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Craig Federighi unveiling iOS 13 at WWDC 2019. Photo: Apple

By the end of its developer conference keynotes, Apple often has users drooling for all the ways their existing iPhones will be better with the next version of the operating system. This year, though, the changes seemed more modest than in years past.

Why it matters: IPhone sales have already been struggling as users keep their devices longer and most people who can afford a high-end smartphone have one.

Yes, but: The more Apple uses software upgrades to improve all iPhones, the less incentive existing owners have to invest in new phones.

  • So in some ways, the ho-hum operating-system upgrade could help Apple sell more iPhones this fall, provided there are hardware improvements.

Details: There are changes to be sure (full list here), including...

  • Significantly improved photo and video editing, Dark Mode and improved Apple Maps.
  • New augmented reality capabilities, Memoji stickers, and the type of tracing keyboard long found on Android devices.

My thought bubble: There just didn't seem to be a killer feature — the kind of thing that made me want to download the beta onto my everyday phone as soon it was available despite warnings not to.

Flashback: Standout features seen in Apple's past annual iOS releases...

  • iOS 12 (2018): Memoji, Screen Time.
  • iOS 11 (2017): AR, peer-to-peer Apple Pay.
  • iOS 10 (2016): Apple Music, Home app.
  • iOS 9 (2015): Apple News, iPad multitasking.
  • iOS 8 (2014): Health app, predictive text, family sharing.
  • iOS 7 (2013): AirDrop, Control Center, redesigned user interface.
  • iOS 6 (2012): Shared photo streams, Siri on iPad.
  • iOS 5 (2011): iMessage, Siri.
  • iOS 4: (2010): Multitasking, app folders, iBooks.
  • iOS 3: (2009): Copy and paste, voice memo, Find my iPhone.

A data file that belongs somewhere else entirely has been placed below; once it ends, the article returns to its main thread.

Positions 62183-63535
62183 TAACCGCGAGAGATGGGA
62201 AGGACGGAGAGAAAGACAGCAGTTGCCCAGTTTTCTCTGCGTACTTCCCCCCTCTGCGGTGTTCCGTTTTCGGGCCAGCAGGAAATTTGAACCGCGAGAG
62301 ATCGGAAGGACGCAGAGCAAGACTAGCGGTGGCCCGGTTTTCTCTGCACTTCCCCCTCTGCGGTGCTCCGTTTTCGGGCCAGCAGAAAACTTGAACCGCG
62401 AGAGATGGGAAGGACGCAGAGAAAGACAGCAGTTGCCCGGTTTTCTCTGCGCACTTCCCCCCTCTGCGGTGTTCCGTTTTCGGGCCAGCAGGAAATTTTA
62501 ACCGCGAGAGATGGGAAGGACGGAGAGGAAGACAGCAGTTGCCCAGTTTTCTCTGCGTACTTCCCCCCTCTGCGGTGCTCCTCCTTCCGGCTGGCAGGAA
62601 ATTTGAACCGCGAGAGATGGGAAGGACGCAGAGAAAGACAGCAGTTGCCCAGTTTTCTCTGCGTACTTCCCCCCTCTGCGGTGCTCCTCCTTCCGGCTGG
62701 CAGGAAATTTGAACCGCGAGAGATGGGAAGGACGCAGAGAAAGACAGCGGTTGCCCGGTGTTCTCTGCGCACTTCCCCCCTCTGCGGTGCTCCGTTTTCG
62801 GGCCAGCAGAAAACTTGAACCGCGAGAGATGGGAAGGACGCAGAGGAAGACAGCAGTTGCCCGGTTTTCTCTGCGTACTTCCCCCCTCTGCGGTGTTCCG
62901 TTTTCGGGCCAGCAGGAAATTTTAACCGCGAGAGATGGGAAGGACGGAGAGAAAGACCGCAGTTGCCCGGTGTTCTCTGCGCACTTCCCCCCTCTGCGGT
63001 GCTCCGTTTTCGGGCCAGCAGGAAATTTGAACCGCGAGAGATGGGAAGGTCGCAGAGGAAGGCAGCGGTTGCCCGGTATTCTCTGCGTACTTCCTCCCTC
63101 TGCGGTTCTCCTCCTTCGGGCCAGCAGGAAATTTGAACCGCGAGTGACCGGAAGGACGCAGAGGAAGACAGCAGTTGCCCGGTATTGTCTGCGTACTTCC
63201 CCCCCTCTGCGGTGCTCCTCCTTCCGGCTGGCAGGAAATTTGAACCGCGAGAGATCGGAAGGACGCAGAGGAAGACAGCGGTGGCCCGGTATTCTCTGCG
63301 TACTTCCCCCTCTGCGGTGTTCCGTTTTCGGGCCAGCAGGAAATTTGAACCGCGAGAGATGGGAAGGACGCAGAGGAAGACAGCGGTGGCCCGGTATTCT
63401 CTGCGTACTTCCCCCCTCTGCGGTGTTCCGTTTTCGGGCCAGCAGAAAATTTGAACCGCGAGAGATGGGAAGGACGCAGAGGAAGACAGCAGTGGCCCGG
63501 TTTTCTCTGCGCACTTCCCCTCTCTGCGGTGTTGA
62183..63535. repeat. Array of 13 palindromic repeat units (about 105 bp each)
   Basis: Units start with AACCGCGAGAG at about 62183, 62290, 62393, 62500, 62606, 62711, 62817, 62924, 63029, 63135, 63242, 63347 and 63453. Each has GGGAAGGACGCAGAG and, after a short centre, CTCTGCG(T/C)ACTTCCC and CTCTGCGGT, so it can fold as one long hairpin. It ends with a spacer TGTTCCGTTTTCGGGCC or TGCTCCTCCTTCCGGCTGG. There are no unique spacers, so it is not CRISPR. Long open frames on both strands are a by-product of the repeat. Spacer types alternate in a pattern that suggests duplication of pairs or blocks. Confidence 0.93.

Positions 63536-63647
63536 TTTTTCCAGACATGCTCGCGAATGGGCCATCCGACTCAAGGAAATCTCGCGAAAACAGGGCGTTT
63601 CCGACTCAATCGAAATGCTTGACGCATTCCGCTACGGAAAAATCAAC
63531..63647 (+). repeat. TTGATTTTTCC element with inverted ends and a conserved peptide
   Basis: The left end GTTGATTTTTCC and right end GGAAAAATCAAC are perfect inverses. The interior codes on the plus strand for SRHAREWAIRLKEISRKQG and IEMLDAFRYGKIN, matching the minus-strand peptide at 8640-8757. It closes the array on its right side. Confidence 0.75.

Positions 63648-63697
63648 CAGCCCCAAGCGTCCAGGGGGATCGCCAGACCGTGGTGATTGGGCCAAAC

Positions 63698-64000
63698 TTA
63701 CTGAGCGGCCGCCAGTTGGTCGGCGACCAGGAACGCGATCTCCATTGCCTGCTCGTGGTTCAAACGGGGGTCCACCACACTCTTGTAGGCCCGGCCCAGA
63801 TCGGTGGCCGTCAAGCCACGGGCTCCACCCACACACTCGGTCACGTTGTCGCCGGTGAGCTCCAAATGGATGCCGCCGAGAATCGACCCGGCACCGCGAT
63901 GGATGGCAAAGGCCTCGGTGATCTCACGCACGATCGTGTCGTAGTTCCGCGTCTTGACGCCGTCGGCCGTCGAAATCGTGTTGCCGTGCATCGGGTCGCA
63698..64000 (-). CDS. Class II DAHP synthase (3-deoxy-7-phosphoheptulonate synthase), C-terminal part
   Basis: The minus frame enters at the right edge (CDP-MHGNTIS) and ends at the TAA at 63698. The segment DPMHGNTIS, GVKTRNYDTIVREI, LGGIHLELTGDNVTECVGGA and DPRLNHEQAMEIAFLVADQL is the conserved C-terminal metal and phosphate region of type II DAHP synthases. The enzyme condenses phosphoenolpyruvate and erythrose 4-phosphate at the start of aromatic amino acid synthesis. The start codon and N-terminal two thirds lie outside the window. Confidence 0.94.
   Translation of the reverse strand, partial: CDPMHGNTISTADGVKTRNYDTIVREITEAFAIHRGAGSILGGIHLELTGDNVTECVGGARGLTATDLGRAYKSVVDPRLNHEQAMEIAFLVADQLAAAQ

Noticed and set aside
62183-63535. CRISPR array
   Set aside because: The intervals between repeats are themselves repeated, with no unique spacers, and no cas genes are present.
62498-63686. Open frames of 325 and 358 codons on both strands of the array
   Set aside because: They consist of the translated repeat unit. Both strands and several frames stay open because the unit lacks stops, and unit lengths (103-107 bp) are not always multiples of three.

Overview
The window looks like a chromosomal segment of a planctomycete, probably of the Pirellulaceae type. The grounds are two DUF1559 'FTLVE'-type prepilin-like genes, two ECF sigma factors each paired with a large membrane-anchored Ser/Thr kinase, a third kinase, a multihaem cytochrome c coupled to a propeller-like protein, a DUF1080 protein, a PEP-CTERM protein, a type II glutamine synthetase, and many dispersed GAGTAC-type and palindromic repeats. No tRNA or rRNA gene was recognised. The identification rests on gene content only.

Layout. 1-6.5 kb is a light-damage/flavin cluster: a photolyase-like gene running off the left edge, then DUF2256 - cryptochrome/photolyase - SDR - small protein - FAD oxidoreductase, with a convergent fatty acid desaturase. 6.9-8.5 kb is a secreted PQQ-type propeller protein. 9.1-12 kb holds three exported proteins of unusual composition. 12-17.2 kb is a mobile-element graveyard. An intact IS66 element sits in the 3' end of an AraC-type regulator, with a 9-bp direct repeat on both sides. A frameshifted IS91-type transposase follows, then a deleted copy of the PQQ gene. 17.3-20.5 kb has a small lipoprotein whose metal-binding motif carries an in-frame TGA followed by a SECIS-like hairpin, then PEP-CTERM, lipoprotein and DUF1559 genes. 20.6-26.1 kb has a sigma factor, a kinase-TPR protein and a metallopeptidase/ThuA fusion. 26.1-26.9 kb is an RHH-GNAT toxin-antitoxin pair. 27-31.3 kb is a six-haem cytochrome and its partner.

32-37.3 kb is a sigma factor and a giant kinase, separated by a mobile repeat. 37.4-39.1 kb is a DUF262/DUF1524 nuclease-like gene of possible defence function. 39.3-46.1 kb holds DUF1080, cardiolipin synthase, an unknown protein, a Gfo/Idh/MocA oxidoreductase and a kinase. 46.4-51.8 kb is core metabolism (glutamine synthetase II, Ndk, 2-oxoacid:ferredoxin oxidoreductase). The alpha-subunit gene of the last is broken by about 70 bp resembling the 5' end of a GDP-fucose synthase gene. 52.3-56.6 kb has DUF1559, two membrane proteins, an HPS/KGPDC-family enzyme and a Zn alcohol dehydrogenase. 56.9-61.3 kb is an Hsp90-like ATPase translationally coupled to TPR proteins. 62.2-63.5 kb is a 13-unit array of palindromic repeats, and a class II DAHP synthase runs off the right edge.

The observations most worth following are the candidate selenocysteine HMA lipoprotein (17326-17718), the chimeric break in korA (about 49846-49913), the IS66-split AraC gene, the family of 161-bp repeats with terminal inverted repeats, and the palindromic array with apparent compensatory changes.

• iOS 2: (2008): App Store, Exchange ActiveSync for work email.

Go deeper

Dion Rabouin, author of Markets
40 mins ago - Economy & Business

Workers are getting a really bad deal

Illustration: Eniola Odetunde/Axios

This week's spate of data highlighted the difficulties Americans who have lost their jobs have had bouncing back from the coronavirus pandemic, and just how much those who have managed to keep their jobs have been working.

What's happening: The Labor Department reported Thursday that the productivity of American workers fell by a revised 4.2% annual rate in the fourth quarter, the largest decline in 39 years.

FBI: Trump appointee arrested in connection with Capitol riot

Photo: Samuel Corum/Getty Images

The FBI on Thursday arrested former State Department aide Federico Klein, a Trump appointee who worked on the former president's 2016 campaign, on charges related to the Jan. 6 storming of the Capitol, according to a court filing.

Why it matters: The 42-year-old Klein is the first member of the Trump administration to be arrested in connection with the insurrection, which led to the former president's second impeachment and charges against over 300 people.

Biden confronts mounting humanitarian crisis at the border

Illustration: Eniola Odetunde/Axios. Photo: Pool/Getty Images     

Just over a month into his presidency, President Biden is staring down a mounting crisis at the border that could be just as bad as the ones faced by Barack Obama and Donald Trump, if not worse.

Why it matters: Immigration is an issue that can consume a presidency. It's intensely and poisonously partisan. It's complicated. And the lives and welfare of vulnerable children hang in the balance.